Dr Akinlotan, whose PhD was awarded at the university’s Winter Graduation last month (Feb) for his work on sedimentary geology in South East England, said he hoped also to inspire the next generation of geologists and geoscientists as a lecturer.
He praised the university: “It deserves huge credit for this success story particularly the international office and the School of Environment and Technology for providing financial assistance. By giving me one of the Doctoral College’s four International Research Scholarship slots in that year the university has made world class education accessible to aspiring oversea students like me who desperately need financial support to achieve their goals.
“The scholarship paid 50 per cent of my tuition for three years while the School paid the tuition for the fourth year.”
There was cause for double celebrations for the Geographers at the University of Brighton this week following news of a further prestigious graduate award and confirmation of the University’s accreditation by the Royal Geographical Society.
BA Geography graduate Moa Eriksson has been named as the winner of the hugely competitive Royal Geographical Society/IBG Geographies of Children, Youth and Families Research Group 2016 Dissertation prize. This is the second major Royal Geographical Society prize won by University of Brighton Geography graduates this year.
Dr Rebecca Elmhirst, Deputy Head (Learning and Teaching) of the School of Environment and Technology said: “Huge congratulations to Moa for her well-deserved prize following the success of fellow graduate Imogen Fox earlier this term. For us to have two Royal Geographical Society graduate prize winners in one year is unprecedented in the sector, a fantastic achievement and testament to the hard work of our talented students and staff.”
Dr Kirsty Smallbone, Head of the School of Environment and Technology said: “The accreditation of our Geography courses by the Royal Geographical Society is great news. As one of the few universities with such accreditation our students can be sure they are receiving a first class geographical education and that we put them at the heart of everything we do.”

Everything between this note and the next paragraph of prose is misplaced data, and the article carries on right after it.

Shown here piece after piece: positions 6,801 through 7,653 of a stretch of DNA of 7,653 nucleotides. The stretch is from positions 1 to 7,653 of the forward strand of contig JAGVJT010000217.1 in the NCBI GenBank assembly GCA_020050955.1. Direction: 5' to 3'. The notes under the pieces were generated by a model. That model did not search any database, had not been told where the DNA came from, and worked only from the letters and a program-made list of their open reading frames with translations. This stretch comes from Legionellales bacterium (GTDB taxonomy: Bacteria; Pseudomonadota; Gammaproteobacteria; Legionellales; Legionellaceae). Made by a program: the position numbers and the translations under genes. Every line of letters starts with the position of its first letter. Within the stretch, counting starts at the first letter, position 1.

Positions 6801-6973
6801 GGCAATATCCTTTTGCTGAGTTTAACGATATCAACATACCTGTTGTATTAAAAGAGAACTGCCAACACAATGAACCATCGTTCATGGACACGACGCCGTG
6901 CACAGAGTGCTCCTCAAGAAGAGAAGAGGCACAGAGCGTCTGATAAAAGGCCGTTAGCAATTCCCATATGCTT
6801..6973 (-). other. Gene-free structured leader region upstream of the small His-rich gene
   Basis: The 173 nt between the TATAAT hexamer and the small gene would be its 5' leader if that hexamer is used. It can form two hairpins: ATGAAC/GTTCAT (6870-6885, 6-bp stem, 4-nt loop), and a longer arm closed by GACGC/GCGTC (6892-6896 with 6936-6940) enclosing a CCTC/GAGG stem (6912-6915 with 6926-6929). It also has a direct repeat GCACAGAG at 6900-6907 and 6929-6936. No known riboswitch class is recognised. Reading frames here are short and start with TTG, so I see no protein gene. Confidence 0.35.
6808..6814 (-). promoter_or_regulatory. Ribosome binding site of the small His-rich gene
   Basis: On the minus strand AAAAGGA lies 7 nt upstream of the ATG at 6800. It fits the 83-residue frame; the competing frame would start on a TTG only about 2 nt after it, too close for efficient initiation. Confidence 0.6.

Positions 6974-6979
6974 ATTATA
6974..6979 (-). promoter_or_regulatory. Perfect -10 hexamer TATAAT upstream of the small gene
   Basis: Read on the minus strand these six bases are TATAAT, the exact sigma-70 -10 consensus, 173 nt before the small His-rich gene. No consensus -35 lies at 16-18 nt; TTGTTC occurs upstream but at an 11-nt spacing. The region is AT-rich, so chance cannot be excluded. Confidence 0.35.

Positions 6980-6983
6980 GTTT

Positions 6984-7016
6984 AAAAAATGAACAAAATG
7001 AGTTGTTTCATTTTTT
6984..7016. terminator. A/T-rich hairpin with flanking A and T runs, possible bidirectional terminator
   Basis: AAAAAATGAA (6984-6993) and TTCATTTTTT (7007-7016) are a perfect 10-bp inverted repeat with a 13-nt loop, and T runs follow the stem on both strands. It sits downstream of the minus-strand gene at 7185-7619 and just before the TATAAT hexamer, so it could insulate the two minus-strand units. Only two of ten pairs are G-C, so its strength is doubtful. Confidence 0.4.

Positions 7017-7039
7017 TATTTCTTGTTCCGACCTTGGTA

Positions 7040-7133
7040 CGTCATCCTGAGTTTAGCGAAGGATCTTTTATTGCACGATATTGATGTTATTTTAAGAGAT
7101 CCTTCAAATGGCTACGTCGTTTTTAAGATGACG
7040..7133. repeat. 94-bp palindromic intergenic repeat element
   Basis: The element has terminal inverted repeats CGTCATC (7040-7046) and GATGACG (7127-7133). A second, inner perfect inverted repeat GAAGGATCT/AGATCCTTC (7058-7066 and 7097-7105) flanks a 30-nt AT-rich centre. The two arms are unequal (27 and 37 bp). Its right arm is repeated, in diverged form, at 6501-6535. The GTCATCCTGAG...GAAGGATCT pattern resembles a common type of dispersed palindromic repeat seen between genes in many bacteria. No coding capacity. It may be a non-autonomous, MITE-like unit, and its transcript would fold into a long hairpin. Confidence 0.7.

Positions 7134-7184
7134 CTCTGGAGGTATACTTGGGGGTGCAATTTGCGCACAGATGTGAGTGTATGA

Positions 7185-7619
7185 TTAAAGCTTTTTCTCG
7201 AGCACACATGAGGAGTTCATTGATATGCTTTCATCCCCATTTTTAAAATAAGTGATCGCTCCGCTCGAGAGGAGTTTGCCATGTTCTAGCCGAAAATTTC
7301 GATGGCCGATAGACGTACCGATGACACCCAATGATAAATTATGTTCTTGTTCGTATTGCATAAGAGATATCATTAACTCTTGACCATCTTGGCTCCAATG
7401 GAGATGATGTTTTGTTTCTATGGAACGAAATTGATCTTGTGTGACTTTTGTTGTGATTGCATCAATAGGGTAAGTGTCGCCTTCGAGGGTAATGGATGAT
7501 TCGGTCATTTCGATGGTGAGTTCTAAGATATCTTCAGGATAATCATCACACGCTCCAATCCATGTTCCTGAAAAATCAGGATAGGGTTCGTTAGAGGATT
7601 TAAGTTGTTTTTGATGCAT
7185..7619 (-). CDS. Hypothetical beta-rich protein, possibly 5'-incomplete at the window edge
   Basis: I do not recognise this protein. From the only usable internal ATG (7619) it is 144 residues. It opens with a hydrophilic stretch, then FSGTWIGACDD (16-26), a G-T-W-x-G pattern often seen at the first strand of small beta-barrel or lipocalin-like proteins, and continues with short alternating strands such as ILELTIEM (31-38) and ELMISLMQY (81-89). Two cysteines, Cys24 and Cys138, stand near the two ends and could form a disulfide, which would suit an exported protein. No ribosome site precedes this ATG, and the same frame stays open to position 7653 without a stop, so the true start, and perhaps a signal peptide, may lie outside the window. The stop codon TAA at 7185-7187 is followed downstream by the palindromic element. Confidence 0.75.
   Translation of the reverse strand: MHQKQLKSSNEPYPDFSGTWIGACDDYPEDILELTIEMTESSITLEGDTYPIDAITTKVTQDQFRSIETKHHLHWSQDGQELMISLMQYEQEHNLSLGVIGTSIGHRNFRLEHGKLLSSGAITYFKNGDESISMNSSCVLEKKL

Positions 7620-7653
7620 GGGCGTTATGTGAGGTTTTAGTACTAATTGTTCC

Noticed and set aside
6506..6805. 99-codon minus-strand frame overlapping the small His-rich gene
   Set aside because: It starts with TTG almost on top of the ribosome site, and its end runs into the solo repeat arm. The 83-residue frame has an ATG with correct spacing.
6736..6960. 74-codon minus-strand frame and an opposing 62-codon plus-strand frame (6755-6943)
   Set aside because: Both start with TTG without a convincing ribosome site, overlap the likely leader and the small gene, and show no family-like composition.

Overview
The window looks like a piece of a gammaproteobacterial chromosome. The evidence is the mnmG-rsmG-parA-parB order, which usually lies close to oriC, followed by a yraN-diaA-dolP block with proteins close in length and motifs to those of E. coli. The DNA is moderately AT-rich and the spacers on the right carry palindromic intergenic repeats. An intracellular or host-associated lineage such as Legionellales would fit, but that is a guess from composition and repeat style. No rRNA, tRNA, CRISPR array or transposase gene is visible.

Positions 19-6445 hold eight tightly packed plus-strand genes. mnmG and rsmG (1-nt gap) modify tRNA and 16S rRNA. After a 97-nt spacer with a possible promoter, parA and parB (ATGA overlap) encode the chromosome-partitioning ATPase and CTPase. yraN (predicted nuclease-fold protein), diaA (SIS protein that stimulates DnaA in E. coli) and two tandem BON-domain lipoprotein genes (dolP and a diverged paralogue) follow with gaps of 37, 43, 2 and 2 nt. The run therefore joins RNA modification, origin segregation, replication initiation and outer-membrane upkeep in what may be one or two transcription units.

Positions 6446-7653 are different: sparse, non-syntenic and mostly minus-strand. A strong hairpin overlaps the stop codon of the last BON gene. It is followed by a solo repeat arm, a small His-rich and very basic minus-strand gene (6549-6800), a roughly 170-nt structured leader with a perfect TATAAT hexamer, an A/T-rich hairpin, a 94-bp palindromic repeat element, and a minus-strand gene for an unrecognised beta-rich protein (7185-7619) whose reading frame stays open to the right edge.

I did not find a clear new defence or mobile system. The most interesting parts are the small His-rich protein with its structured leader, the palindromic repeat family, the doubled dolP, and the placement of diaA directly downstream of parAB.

A lot of the work that I do falls into the interdisciplinary field called ‘Science & Technology Studies’, which involves studying how technology and scientific expertise both shapes and isshaped by society and space.
Over the summer, I attended the meetings of the Society for Social Studies of Science and the European Association for the Study of Science & Technology in Barcelona. Work in Science & Technology Studies often crosscuts the concerns of human geographers, geologists, and even engineers. A good example of this kind of work at the Barcelona conference comes from Jessica Smith, an anthropologist at the Colorado School of Mines. Smith has examined how geologists and mine engineers adjust when they move away from applying their expertise to the ‘underground’ aspects of mining, and work with other experts in community relations departments that deal with ‘overground’ social and spatial issues, such as deciding where to site a mine or a drilling pad.
My own work also involves studying how geologists and engineers (and other experts like lawyers and financial analysts) shape the social world. At Barcelona, I presented on a track called ‘Turning Things into Assets’. In my paper, I tried to show how geological knowledge about a mineral deposit gets turned into something that people want to invest in, based on the belief it will produce revenue in the future. While a big part of mine valuation depends on geological information about resources and reserves, the value of a mine also depends on how confident investors feel they can be that they will receive profits from it in the future.